Kentucky Fried Cuy

Anya_cuyvOur guide in Peru had a fabulous sense of humor. “Angel! What are we heaving for lunch today?” “Kentucky Fried Cuy,” was the answer that sent a wave of terror throughout our bus filled with mostly American and Australian tourists. “No! No! No! Anything, but cuy!” in deep disgust cried the bus. Cuy is guinea pig for those of you who did not figure that out already, and it is considered a delicacy in Peru. So our Peruvian guide Angel played the role of the devil once in a while and messed with our bus, just for the heck of it. I got to taste the controversial cuy and I liked it. But this blog is not about cute little rodents that live under the beds of people’s homes enjoying their short lives in-between major holidays before they become a gourmet centerpiece on a festive table.  Believe it or not, this blog is about another subject that cuy symbolizes for me – Fusion of the Arts! Surprised? Come on! Have faith in me!

I was very fortunate to visit Spain, India, and Peru this year. Each country is fascinating in it’s own way and I am overwhelmed with their unparalleled beauty. Although located on opposite sides of the world, to my dismay I found some similarities in all of them, which could be summarized as Mergers and Acquisitions! One of the common trends was to build new structures on top of the previous ones regardless to the fact that the land next door to them was still on the market. The intent was to build bigger temples for bigger gods, obviously, because every new god was superior to his predecessor. New humongous temples had to be constructed on top of the previous temples, maybe because people there were forward thinkers and this was an early version of recycling. Or maybe they just wanted to make sure that the previous god would stay put under the foot of the new, superior one.  I guess it was a matter of making a statement: “My temple is bigger, richer and more powerful than yours!” Size matters after all!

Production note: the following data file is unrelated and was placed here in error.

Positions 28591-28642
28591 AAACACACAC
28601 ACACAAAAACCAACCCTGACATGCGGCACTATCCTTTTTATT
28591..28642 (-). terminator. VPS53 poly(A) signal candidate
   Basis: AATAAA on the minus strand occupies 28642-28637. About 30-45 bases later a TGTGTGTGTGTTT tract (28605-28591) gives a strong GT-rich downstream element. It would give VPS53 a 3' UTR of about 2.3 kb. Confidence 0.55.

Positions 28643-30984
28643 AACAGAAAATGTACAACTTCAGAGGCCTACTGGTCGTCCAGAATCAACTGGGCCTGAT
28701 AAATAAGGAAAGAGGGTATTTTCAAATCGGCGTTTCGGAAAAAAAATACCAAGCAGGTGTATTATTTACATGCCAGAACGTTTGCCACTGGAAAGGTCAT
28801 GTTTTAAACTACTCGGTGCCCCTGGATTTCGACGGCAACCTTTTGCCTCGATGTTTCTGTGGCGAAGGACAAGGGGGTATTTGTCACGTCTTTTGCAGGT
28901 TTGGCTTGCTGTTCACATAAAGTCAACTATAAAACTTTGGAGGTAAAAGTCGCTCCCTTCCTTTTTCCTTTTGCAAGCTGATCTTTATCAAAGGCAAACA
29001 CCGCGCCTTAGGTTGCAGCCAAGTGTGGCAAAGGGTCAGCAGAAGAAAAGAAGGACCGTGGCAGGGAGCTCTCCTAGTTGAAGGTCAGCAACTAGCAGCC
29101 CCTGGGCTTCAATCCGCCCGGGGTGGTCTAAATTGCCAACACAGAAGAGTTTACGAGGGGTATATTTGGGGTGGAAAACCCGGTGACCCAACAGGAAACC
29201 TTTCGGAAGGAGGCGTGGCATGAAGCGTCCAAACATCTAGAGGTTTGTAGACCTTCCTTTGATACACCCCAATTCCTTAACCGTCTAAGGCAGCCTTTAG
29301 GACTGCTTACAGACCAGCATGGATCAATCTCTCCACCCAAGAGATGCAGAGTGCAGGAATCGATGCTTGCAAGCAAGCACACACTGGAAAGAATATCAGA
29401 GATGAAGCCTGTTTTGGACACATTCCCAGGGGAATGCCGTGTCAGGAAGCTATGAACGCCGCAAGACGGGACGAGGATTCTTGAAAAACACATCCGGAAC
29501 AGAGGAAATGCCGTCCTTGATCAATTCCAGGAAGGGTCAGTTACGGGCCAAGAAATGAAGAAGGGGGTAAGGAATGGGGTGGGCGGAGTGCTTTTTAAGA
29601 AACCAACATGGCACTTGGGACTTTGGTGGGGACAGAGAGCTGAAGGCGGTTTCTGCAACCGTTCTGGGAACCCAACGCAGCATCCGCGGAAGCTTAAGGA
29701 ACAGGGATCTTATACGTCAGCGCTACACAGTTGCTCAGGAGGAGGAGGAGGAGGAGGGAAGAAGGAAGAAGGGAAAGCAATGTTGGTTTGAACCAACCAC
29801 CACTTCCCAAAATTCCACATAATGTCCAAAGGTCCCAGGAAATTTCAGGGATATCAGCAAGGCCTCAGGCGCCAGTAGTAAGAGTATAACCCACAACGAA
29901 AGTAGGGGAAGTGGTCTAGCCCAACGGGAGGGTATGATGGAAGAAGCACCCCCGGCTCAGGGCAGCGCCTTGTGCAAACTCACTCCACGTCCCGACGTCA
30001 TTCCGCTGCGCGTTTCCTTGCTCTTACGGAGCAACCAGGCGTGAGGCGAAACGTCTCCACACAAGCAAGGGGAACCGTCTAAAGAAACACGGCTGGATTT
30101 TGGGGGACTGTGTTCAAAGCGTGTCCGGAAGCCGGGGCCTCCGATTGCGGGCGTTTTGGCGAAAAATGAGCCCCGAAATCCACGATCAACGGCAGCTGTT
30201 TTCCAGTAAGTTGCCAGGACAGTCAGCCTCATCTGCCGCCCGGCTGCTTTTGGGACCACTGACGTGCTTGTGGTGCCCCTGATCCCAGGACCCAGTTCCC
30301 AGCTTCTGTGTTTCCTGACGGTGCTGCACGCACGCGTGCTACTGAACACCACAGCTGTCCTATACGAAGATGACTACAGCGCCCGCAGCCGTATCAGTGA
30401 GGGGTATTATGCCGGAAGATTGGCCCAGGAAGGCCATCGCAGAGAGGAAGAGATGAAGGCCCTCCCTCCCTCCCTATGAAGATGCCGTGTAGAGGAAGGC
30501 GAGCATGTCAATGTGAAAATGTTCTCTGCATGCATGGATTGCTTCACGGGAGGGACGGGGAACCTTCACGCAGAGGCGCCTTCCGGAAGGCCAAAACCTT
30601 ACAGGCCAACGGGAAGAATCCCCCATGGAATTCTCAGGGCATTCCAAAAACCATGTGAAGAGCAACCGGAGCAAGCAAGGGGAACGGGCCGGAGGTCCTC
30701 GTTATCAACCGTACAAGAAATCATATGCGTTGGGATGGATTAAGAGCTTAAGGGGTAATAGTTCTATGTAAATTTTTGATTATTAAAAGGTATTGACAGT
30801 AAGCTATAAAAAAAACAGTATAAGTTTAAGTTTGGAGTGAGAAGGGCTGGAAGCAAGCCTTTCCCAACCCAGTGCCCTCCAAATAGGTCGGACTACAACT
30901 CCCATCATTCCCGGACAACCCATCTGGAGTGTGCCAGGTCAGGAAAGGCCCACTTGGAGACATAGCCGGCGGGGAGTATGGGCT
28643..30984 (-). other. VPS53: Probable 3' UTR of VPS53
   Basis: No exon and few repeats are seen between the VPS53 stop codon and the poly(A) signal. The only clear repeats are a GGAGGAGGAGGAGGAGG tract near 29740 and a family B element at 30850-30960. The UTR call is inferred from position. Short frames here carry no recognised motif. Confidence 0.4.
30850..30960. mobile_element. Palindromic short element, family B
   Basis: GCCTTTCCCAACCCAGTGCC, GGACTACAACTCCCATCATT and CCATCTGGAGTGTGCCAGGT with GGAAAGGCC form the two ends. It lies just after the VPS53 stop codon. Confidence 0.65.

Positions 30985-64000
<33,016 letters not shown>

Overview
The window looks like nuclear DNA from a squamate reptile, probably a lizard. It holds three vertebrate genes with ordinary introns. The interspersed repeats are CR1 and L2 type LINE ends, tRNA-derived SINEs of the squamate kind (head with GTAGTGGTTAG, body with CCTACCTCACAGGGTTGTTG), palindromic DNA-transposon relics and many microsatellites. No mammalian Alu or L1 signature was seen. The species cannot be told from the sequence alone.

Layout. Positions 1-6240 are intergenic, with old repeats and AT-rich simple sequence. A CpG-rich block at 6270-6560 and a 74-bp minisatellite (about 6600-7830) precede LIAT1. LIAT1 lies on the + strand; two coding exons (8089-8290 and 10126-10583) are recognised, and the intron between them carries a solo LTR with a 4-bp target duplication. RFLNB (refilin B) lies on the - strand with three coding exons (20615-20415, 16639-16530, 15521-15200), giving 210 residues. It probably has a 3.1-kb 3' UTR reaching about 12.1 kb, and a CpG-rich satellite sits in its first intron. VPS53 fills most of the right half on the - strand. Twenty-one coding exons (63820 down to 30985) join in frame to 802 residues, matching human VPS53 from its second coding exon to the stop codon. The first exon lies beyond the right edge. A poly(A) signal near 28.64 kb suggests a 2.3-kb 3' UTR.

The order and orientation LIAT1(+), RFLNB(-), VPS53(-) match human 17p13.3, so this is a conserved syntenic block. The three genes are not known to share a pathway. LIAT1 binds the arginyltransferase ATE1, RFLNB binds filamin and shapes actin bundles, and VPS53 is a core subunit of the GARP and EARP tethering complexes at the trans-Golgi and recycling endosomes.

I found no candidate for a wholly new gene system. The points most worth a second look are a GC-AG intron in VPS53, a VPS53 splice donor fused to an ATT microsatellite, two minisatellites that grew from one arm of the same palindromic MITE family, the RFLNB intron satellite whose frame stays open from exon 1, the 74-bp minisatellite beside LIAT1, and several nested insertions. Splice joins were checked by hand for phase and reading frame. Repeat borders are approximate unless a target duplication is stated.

The more I learn about the history of human civilization, the more disillusioned I become with the human race. It seems we can justify just about anything if it happened for a greater good, which of course is extremely subjective.  I am very tempted to write about Spanish Conquistadors in Peru destroying everything within their reach, including the very records of the entire great civilization of the Incas. Do not get me wrong, Incas were no saints themselves and by the time the Spanish arrived, the Incas had conquered most of the other Indian tribes in the region. I’m tempted to write about first the Moguls and later British Conquistadors in India. The Spanish Inquisition is one of the many other charming topics I am tempted to write about, especially after my trip to Spain last summer that reminded me once again about what it did to MY people. Then, I feel that I would do great unjustness to the rest of our world! How about all the other wars that constantly reshaped our civilization in the past and are still making daily headlines in the press today?

BUT I WILL NOT GO DOWN THIS ROUTE! I am not a historian or anthropologist and cannot look at all of it objectively! I refuse to turn to the dark side and entirely lose my faith in humanity! I choose to put on my cheerleading face and write about what I love – THE ARTS!  And I will call it Fusion of the Arts or Kentucky Fried Cuy! Sounds a lot more cheerful, doesn’t it?

Artists of all times represent the enlightened side of humanity. Their job is to make sense of, and reconcile all that mess that was done by the dark side for one reason or another. Artists effortlessly marry different cultures with all their subjective views into one without any bloodshed in a process. Artists built real temples throughout history literally and figuratively speaking. Because of them we know that those civilizations even existed. So now in Peru through historical “Mergers and Acquisitions,” the Catholic Cathedral of Cusco became a cultural melting pot of the symbolism of the Incas, European Baroque and Moorish elements coexisting a lot more peacefully than their original creators; and us American Tourists, the main source of income for Cusco region. The grand apotheosis of this ginormous historic merger and acquisition is a very special painting taking a modest place in a in Cusco Cathedral by an unknown local artist, a student of a Spanish master, Last Supper Peruvian style with the Kentucky Fried Cuy as a the centerpiece that seals the deal!


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